Gunther Oettinger

Europe’s track record of getting its member states to abide by common debt rules is clearly a mixed bag. Perhaps not for long, if Günther Oettinger, the German energy commissioner has his way.

In an interview with Bild, the mass-circulation daily, Oettinger floats a new debt-busting plan which he hopes might succeed where past treaties have failed: countries with excessive debt should have to live with the mortification of having their national flags flown at half mast outside official European Union buildings.

The unconventional idea – acknowledged as such by the commissioner – “would only be a symbol, but it would be a powerful deterrent,” he said.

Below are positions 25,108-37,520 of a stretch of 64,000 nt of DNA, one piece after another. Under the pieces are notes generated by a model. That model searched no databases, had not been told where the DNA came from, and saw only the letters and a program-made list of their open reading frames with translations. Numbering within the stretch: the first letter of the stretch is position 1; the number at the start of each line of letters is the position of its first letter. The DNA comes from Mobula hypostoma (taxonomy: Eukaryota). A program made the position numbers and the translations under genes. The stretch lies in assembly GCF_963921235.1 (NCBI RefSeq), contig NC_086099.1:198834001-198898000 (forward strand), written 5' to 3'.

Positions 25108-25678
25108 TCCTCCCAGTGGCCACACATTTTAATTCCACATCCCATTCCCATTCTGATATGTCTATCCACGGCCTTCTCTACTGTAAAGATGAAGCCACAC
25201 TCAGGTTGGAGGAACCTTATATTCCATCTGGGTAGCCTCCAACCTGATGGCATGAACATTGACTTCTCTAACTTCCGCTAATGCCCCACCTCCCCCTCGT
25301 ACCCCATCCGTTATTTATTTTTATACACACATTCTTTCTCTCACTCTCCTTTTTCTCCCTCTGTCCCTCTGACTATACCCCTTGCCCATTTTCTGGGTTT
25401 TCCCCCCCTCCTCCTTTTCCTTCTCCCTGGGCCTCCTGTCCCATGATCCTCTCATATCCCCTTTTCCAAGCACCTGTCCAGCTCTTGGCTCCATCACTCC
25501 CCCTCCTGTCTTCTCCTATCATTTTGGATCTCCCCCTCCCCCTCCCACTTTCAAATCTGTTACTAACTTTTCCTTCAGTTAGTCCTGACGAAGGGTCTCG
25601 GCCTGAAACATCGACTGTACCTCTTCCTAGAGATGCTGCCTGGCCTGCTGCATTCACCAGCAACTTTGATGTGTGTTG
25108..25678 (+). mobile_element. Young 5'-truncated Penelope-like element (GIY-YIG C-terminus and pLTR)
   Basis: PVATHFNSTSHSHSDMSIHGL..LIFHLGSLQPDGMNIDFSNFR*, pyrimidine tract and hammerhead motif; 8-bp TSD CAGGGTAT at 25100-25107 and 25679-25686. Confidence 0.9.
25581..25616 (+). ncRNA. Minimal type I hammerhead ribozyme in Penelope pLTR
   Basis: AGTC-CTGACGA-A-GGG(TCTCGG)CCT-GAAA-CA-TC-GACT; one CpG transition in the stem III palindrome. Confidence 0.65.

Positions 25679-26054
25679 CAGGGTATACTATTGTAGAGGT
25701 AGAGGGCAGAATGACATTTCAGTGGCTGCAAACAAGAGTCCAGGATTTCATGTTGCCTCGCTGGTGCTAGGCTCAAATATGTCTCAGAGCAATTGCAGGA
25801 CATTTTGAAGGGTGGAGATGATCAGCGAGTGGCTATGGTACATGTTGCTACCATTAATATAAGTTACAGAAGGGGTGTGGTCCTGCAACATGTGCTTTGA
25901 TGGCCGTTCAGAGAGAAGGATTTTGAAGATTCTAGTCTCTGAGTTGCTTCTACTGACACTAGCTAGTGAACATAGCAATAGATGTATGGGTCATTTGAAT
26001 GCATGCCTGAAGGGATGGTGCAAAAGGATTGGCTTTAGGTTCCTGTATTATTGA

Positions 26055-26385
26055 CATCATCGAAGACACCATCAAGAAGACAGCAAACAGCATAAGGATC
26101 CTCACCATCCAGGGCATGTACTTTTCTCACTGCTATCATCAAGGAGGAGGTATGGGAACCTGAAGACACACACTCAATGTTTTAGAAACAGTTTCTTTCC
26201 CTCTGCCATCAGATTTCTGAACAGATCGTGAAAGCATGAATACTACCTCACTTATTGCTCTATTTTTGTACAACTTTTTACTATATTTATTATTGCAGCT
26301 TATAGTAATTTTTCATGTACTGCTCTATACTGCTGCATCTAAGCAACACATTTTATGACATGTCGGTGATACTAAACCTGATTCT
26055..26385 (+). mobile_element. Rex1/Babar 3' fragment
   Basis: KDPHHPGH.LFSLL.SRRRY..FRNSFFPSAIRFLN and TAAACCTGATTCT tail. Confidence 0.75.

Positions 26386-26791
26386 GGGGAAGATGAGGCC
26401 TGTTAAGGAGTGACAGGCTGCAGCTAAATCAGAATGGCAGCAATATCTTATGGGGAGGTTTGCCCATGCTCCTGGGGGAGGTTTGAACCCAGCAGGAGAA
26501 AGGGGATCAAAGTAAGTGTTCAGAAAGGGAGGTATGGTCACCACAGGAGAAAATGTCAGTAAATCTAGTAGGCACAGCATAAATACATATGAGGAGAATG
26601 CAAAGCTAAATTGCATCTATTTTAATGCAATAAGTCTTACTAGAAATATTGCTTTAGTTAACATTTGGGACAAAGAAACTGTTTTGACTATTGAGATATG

Who is having a good crisis over at the European commission’s Belaymont headquarters?

Probably not Gunther “Apocalypse” Oettinger, the energy commissioner, whose dire remarks about the Japanese nuclear situation were an embarrassing example of publicly pouring fuel on an unstable reactor. Not Catherine Ashton, the EU’s foreign policy chief, whose aide told reporters that a no-fly zone over Libya was both impractical and unwise – only to be overruled a short time later by Britain and France.

While it is still early days, the buzz among eurocrats is that one commissioner who has proved effective in these troubled times is Bulgaria’s Kristalina Georgieva

Beleaguered Japanese officials are already grappling with a humanitarian crisis wrought by a biblical earthquake and tsunami, and the prospect of apocalyptic meltdowns at a pair of stricken nuclear reactors. Add to their list of woes one European commissioner.

That would be Gunther Oettinger, the energy commissioner, whose ill-judged remarks about the crisis on Wednesday have helped to make a bad situation worse.